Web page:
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RepublicsNathalie HandalWinner, 2016 George Ellenbogen Poetry Award from the Arab American National Museum

The Republics is a massively brilliant new work, a leap in literature we have not seen. It’s gripping, harrowing, and at times horrific while its form paradoxically is fresh, luscious, and original. Bypassing pity and transforming pain into language Handal stars. She has recorded like Alice Walker, Paul Celan, John Hershey, and Carolyn Forché some of the worst civilization has offered humankind and somehow made it art.”—Sapphire

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Soviet Space MythologiesSlava GerovitchSoviet Space Mythologies explores the history of the Soviet human space program within a political and cultural context, giving particular attention to the two professional groups—space engineers and cosmonauts—who secretly built and publicly represented the program. Drawing on recent scholarship on memory and identity formation, this book shows how both the myths of Soviet official history and privately circulating counter-myths have served as instruments of collective memory and professional identity.

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Sports Culture in Latin American HistoryDavid SheininThis edited volume shows how the function of sport as a historical and cultural marker is particularly relevant in Latin America. From the late nineteenth century to the present, the contributors reveal how sport opens a wide window into local, regional, and national histories. The essays examine the role of sport as a political vehicle, in claims to citizenship, as a source of community and ethnic pride, as a symbol of masculinity or feminism, as allegorical performance, and in many other purposes.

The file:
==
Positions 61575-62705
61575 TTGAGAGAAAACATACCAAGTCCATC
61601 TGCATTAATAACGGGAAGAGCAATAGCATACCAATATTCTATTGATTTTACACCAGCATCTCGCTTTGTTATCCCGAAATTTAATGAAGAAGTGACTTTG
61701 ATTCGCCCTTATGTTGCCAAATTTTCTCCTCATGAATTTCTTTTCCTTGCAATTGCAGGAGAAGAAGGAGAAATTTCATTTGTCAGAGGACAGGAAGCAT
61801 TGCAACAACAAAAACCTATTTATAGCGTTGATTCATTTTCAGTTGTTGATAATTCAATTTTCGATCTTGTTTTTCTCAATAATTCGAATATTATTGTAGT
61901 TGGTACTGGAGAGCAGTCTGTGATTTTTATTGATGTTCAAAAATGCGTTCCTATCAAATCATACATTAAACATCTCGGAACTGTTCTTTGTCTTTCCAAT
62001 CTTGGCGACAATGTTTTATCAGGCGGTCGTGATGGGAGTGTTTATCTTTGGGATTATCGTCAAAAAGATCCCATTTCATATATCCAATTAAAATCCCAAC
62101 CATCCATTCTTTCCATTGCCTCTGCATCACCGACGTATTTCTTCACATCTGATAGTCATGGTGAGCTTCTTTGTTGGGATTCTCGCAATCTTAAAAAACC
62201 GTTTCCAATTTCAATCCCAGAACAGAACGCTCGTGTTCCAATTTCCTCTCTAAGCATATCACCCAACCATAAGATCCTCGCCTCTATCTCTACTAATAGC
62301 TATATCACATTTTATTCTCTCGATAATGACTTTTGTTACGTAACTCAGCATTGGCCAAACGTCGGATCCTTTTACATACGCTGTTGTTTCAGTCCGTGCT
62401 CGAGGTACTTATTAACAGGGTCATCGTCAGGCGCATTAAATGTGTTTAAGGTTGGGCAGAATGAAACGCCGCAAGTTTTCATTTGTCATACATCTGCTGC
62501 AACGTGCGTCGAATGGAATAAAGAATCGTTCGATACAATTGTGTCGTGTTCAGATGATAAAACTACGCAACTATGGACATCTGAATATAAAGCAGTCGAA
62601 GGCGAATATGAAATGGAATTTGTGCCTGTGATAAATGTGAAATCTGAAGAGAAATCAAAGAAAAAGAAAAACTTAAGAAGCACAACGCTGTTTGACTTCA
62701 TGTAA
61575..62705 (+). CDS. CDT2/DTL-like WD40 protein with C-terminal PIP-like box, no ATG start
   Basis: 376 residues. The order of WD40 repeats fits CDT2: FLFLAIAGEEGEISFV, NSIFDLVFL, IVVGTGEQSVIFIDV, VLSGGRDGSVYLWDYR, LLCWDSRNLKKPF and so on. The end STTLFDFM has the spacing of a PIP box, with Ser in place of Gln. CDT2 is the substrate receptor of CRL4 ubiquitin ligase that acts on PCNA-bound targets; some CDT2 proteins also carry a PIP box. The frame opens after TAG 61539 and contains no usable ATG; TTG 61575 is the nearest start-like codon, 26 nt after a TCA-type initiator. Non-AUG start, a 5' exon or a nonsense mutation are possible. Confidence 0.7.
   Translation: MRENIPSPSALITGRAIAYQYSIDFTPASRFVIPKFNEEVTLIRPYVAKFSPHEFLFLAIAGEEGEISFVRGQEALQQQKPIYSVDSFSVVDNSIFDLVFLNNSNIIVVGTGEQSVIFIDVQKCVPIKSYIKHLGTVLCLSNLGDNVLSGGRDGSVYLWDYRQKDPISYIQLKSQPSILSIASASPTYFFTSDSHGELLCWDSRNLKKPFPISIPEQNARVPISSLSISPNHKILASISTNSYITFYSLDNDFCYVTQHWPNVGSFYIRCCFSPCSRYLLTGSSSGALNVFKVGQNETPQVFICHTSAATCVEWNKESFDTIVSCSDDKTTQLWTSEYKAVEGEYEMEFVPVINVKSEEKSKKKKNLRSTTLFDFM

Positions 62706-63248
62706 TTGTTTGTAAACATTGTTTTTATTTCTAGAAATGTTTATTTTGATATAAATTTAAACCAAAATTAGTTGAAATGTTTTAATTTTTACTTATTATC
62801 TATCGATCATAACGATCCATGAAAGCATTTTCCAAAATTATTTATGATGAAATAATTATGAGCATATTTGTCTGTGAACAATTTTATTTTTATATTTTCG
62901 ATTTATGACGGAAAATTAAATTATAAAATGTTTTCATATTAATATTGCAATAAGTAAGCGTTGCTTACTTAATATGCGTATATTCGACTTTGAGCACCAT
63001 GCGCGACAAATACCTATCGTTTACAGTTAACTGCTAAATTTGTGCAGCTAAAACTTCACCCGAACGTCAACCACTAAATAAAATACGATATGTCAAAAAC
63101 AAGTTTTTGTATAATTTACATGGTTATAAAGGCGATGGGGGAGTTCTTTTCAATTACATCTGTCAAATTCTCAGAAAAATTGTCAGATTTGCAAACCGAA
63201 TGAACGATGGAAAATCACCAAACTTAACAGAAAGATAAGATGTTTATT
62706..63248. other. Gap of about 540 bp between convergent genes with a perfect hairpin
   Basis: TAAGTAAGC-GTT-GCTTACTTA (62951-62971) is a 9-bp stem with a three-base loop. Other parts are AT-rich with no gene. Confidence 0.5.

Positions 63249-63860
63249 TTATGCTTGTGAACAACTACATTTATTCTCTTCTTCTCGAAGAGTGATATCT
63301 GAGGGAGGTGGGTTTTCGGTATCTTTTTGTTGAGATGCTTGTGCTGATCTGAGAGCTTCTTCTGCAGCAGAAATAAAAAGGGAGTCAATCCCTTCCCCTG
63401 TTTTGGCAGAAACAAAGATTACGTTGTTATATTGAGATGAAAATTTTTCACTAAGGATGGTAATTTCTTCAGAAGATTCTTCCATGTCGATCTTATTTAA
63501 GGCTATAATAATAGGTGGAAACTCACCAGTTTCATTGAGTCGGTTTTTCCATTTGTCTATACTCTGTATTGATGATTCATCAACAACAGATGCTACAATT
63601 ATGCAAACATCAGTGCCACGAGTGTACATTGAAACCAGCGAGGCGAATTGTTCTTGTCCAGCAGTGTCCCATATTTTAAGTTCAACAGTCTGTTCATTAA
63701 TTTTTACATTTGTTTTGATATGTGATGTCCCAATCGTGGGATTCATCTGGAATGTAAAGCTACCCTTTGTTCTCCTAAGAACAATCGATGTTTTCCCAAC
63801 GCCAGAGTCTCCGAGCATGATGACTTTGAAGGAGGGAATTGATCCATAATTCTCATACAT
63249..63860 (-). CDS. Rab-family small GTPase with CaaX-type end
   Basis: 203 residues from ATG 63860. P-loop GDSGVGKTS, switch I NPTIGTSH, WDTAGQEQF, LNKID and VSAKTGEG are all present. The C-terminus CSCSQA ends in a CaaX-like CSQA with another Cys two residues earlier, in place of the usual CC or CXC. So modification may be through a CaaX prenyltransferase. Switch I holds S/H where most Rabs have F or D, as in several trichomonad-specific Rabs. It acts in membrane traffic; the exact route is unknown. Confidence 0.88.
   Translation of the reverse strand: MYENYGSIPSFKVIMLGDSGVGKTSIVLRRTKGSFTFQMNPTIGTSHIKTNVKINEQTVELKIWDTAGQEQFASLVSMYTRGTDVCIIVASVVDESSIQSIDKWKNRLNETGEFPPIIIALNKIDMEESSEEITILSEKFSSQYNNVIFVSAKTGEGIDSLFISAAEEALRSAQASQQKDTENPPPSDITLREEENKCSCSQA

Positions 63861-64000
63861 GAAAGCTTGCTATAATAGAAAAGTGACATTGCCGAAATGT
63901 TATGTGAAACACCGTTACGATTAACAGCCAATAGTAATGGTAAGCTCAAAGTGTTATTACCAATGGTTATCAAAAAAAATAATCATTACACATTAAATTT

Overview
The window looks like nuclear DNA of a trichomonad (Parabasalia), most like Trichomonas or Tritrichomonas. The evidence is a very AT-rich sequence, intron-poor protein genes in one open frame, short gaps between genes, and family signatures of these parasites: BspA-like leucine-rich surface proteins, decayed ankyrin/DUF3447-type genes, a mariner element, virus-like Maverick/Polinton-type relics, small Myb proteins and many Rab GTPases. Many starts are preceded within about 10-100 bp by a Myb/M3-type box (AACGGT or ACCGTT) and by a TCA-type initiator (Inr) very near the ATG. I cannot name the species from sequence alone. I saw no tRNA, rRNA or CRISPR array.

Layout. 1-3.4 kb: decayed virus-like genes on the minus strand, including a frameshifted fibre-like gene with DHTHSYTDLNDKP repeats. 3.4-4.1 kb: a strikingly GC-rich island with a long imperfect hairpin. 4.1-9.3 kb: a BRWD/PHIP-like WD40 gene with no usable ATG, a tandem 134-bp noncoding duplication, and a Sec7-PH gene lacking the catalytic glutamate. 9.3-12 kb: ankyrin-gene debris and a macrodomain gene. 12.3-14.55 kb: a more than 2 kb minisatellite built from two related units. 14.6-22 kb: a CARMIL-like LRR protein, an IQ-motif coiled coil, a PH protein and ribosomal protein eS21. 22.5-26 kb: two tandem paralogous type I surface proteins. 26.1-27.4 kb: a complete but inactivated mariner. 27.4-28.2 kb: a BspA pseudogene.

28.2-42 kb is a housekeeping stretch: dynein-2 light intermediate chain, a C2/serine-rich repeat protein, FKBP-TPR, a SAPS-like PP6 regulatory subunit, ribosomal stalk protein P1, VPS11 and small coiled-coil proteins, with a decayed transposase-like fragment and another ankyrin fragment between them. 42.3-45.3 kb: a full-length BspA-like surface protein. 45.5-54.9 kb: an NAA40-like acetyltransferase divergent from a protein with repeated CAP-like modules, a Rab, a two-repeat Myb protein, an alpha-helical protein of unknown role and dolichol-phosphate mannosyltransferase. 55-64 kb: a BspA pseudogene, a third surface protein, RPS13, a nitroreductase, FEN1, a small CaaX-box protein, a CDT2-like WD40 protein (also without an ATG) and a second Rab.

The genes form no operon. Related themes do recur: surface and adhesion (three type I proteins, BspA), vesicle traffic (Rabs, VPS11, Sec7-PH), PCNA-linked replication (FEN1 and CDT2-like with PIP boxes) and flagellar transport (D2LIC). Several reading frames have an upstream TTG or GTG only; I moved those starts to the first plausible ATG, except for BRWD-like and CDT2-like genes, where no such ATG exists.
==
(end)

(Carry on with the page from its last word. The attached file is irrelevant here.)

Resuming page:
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State of the ArtDavid LehmanThis book collects all twenty-nine forewords from The Best American Poetry series. Beginning with a new introduction by David Lehman and a foreword by poet Denise Duhamel (guest editor for The Best American Poetry 2013), the collection conveys a sense of American poetry in the making, year by year, over the course of a quarter of a century.

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White Spots—Black SpotsAdam Daniel RotfeldThis pioneering study, prepared by the officially sanctioned Polish-Russian Group on Difficult Matters, is a comprehensive effort to document and fully disclose the major conflicts and interrelations between the two nations from 1918 to 2008. This is the English translation of this major study, which has received acclaim for its Polish and Russian editions. The chapters offer parallel histories by prominent Polish and Russian scholars who recount each country’s version of the event in question. Among the topics discussed are the 1920 Polish-Russian war, the origins of World War II and the notorious Hitler-Stalin pact, the infamously shrouded Katyn massacre, the communization of Poland, Cold War relations, the Solidarity movement and martial law, and the renewed relations of contemporary Poland and Russia.

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Writing against Racial InjuryHaivan HoangBringing together language and literacy studies, Asian American history and rhetoric, and critical race theory, Hoang uses historiography and ethnography to explore the politics of Asian American language and literacy education: the growth of Asian American student organizations and self-sponsored writing; the ways language served as thinly veiled trope for race in the influential Lau v. Nichols; the inheritance of a rhetoric of injury on college campuses; and activist rhetorical strategies that rearticulate Asian American racial identity.